Sobran's -- The Real News of the Month

 Family Secrets 

March 22, 2005 
The Schiavo family tragedy, which has begotten such bitter national controversy, reminds us how complicated and vexed family matters can be. Read Joe's columns the day he writes them.It’s easy to speak sentimentally of “family values,” as if cozy affection and settled morality could be taken for granted, but it doesn’t always work out that way in our real experience.

Often, thank heaven, it does. Let’s not forget or belittle that. There are many happy families and, no matter what Tolstoy says, they aren’t all alike. They may not be quite as dramatic as unhappy families, and they may not make headlines quite as often, but under scrutiny they can be every bit as interesting.

In recent years psychologists have begun to study happiness for a change. Psychology has generally been the study of pathologies and abnormalities — failure, in a word — but now it’s turning its attention to happy and successful people. That study should include families that don’t wind up in court, jail, or angry memoirs.

Still, close kinship is no guarantee of bliss, and it’s foolish to pretend otherwise. C.S. Lewis once wrote that the Victorian sentimentalization of the family produced the reaction of a “savage” anti-family literature in Ibsen, Shaw, Samuel Butler, and just about every early modernist novel you can name; one thinks of P.G. Wodehouse’s unsparing realism about aunts.

This reaction wasn’t confined to literature. It’s still with us, in the form of “sexual revolution” for instance. Today, in an inversion of Victorian sentimentalism, one gets the impression that the only happy marriages are those of same-sex couples. Among the rest of us, the fatherless household has become virtually normal. As Ellis Cose has observed, the problems observed in the black family a generation ago now afflict white families with similar frequency. Should that surprise us?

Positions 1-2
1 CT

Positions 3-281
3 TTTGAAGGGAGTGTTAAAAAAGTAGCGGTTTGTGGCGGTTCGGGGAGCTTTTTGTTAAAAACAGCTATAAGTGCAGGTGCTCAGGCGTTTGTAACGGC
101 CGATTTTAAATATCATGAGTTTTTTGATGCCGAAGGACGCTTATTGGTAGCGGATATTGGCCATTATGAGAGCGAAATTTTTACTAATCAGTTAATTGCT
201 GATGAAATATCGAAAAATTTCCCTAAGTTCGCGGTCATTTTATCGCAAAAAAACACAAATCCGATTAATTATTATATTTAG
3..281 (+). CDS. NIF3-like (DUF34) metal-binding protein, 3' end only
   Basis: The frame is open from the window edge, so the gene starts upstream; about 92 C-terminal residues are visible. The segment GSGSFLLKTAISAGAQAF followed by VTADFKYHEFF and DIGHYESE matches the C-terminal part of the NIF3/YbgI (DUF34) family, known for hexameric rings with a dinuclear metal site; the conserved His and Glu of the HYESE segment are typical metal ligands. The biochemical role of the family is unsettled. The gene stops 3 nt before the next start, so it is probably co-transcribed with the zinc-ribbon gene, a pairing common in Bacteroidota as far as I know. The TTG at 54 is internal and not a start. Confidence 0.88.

From the Greeks to Shakespeare to the Russian novel to Tennessee Williams, literature and drama have dealt with the most embarrassing (white) family secrets. And the remarkable thing is how close to the bone they can get. When you watch King Lear make a horrible fool of himself and tear his family apart with his crazy demands, you don’t feel you’re watching some incomprehensible stranger. If he doesn’t remind you of your own dad, you may have an uncle just like him.

[Breaker quote: The survival of the family]I recently caught up with a family I used to be close to but hadn’t seen in decades. These people, all lovable, aren’t speaking to each other anymore. It’s sad, even heart-piercing, but not that unusual. You don’t really know a family, sometimes, until you know things about them you wish you didn’t.

The Schiavo case also reminds us what has become of marriage. We used to think you had to stick it through in sickness and in health, but soon we may have to amend wedding vows to take into the account the option of pulling the plug. Isn’t relieving oneself of an unwanted spouse a fundamental human right? Michael Schiavo, Robert Blake, Scott Peterson — sure, we may disapprove of their methods, but don’t we all know where they’re coming from?